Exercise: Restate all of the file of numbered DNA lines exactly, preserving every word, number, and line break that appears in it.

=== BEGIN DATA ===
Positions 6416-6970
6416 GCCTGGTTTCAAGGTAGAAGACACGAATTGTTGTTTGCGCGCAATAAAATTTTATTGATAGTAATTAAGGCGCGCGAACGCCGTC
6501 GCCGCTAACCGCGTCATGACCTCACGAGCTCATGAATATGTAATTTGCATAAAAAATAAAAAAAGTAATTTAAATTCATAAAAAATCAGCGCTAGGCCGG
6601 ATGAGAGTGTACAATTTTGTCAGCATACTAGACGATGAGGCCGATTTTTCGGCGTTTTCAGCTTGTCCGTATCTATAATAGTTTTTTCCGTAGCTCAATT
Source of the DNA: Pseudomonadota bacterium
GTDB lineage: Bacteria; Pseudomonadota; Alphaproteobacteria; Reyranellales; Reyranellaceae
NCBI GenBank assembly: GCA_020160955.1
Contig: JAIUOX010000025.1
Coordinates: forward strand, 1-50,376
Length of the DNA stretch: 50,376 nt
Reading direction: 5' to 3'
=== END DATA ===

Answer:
Positions 6416-6970
6416 GCCTGGTTTCAAGGTAGAAGACACGAATTGTTGTTTGCGCGCAATAAAATTTTATTGATAGTAATTAAGGCGCGCGAACGCCGTC
6501 GCCGCTAACCGCGTCATGACCTCACGAGCTCATGAATATGTAATTTGCATAAAAAATAAAAAAAGTAATTTAAATTCATAAAAAATCAGCGCTAGGCCGG
6601 ATGAGAGTGTACAATTTTGTCAGCATACTAGACGATGAGGCCGATTTTTCGGCGTTTTCAGCTTGTCCGTATCTATAATAGTTTTTTCCGTAGCTCAATT
Source of the DNA: Pseudomonadota bacterium
GTDB lineage: Bacteria; Pseudomonadota; Alphaproteobacteria; Reyranellales; Reyranellaceae
NCBI GenBank assembly: GCA_020160955.1
Contig: JAIUOX010000025.1
Coordinates: forward strand, 1-50,376
Length of the DNA stretch: 50,376 nt
Reading direction: 5' to 3'